Dark Matter is an unknown matter which is not visible. The reason behind its invisibility is, it does not absorb, reflect or emit light. This makes it extremely hard to spot. Dark matter does not interact with the electromagnetic force which makes it hard to spot.
Candidates would find this topic to be of importance while preparing for IAS Exam.
Why is Dark Matter Important?
Dark Matter is important because of its gravitational effects on many components of this universe. Its gravitational effects help in understanding the largest scale structure of the entire universe, the rotation of galaxies etc. The gravity of the dark matter is an important prerequisite for permitting the universe to hold on to the important elements that gave rise to life and habitable planets like earth. Without the presence of Dark Matter, the existence of life would not have been feasible.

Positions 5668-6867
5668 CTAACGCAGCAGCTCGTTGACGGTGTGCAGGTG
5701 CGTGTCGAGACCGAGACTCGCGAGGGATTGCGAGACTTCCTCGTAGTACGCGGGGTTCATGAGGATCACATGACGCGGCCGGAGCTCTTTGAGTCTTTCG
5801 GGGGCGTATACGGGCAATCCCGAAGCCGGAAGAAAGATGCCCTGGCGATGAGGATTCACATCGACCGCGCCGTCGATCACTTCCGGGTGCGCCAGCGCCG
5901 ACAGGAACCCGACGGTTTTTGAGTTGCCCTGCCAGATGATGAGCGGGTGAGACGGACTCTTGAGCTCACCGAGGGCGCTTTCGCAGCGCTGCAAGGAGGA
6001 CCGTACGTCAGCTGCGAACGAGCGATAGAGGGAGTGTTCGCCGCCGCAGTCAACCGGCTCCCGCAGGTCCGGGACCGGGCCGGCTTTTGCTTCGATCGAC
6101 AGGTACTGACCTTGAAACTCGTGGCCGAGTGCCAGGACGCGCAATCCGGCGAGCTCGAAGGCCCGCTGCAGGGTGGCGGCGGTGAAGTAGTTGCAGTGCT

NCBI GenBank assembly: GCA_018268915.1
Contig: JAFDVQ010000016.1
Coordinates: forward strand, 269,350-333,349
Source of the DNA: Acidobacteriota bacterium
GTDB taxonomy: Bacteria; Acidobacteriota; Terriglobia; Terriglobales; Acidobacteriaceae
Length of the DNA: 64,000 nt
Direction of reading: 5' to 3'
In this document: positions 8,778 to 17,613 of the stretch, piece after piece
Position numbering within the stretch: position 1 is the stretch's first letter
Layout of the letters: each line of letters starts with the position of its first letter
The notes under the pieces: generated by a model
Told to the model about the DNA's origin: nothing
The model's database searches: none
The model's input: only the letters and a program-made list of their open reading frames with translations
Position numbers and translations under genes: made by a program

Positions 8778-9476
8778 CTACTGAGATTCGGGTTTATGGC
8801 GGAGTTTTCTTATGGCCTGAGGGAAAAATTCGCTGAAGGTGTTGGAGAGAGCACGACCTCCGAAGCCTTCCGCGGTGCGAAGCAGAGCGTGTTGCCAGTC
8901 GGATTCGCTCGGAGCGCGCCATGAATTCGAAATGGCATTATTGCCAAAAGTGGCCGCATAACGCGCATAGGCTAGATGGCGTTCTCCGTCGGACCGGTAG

What is the difference between Dark Energy and Dark Matter?
There is a difference between Dark Energy and Dark Matter. Ever since Big-Bang, the universe is expanding at an ever-increasing rate. The reason behind this continuous expansion of the universe is a force named Dark Energy. On the contrary, the role played by Dark Matter is to bind our universe together. Dark Matter is particles that cannot be seen through a telescope, but they can be located because of its gravitational effect on its surroundings and the X-ray it emits.
Are Black Holes Dark Matter?
Black holes could be considered as a dark matter for the reasons mentioned below:
- Almost collision-less.
- They are stable (if sufficiently massive)
- They have non-relativistic velocities.
- They formed very early in the history of the universe.
In March 2016, 3 groups of researchers proposed that Black Holes had a primordial origin. Results from 2 groups are consistent with the scenario that almost all dark matter is made of primordial black holes. 3rd group concluded that black holes contributed to only less than 1% of total dark matter.
The above details would help candidates preparing for UPSC 2020.